From the Hearing

Excerpts of Attorney General Alberto R. Gonzales's testimony on warrantless eavesdropping ordered by President Bush:

"The program is triggered only when a career professional at the NSA has reasonable grounds to believe that one of the parties to a communication is a member or agent of al Qaeda or an affiliated terrorist organization. As the president has said, 'If you're talking with al Qaeda, we want to know what you're saying.' " Gonzales was careful not to assert that the U.S. citizen or resident must be the suspected terrorist agent, and officials have said that is not usually the case. Under the Foreign Intelligence Surveillance Act, mere association with a terrorist is not sufficient to justify electronic surveillance. Before granting a warrant, a FISA judge must find probable cause to believe that the American is an agent of a foreign power or terrorist organization.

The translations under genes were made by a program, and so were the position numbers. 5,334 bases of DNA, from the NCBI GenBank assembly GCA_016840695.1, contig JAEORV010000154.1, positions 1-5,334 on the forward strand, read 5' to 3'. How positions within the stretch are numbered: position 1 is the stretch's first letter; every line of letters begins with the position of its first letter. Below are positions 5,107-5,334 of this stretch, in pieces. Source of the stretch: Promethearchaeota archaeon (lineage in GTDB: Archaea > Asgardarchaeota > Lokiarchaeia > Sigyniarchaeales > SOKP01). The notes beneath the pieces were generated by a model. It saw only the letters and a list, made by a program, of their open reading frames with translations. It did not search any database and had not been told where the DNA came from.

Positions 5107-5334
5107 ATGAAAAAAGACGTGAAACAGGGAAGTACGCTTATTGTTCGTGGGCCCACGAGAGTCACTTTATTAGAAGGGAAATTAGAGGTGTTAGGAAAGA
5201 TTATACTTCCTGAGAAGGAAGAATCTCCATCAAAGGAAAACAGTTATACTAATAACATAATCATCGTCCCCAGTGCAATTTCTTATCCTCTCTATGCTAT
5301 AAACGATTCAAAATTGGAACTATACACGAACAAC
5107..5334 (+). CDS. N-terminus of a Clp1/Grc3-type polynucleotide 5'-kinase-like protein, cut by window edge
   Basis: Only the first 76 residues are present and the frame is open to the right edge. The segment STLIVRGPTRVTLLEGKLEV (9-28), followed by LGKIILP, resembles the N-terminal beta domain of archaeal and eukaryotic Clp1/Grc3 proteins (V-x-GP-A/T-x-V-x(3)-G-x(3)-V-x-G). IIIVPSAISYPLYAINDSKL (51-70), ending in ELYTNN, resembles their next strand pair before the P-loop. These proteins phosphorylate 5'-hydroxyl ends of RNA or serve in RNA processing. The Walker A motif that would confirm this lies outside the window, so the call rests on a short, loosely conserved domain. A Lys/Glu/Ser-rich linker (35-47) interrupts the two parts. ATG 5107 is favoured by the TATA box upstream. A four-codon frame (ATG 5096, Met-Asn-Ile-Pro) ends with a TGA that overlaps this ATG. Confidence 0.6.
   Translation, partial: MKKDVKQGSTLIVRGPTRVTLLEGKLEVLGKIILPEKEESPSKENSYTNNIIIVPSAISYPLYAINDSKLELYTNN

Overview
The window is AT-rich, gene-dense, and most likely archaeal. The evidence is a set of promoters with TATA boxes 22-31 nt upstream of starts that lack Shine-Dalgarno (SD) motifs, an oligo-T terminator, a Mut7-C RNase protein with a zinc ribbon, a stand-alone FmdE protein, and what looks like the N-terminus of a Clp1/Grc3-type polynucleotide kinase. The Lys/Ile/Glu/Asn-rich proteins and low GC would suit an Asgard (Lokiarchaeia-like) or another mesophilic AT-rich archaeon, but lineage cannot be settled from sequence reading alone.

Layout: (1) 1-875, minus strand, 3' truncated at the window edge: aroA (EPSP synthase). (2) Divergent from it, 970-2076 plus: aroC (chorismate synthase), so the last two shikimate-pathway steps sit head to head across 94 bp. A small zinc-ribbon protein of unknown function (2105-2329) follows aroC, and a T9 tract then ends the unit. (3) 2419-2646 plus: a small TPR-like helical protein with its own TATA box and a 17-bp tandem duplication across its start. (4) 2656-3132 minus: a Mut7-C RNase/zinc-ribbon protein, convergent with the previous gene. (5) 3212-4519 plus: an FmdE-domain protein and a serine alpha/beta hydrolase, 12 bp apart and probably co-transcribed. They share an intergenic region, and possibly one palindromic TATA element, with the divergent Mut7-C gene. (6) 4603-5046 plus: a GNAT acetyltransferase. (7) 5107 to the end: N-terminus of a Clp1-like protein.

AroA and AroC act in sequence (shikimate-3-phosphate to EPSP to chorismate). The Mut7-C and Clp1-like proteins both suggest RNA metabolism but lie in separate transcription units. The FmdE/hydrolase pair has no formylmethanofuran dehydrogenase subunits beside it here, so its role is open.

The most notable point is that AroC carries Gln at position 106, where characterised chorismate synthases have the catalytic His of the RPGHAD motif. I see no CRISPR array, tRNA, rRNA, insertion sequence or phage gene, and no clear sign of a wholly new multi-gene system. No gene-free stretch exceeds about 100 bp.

"A few members of Congress have suggested that they personally did not intend the force resolution to authorize the electronic surveillance of the enemy, al Qaeda. But we are a nation governed by written laws, not the unwritten intentions of individuals. What matters is the plain meaning of the statute passed by Congress and signed by the president." Former senator Thomas A. Daschle has contended that the authorization to use military force against al Qaeda approved by Congress did not give President Bush authority to eavesdrop on U.S. citizens without warrants. The South Dakota Democrat, then the Senate majority leader, said the Bush administration asked for language giving the president authority to exercise his war-making powers at home, but the Senate specifically rejected it.
"The bipartisan leadership of both the House and Senate has also been informed. During the course of these briefings, no members of Congress asked that the program be discontinued." Sen. John D. Rockefeller IV (D-W.Va.), vice chairman of the Senate intelligence panel, was briefed in 2003. He took the unusual step of sending Vice President Cheney a classified letter voicing his concerns about the program and its lack of oversight.

Graphic: The Washington Post

© 2005 The Washington Post Company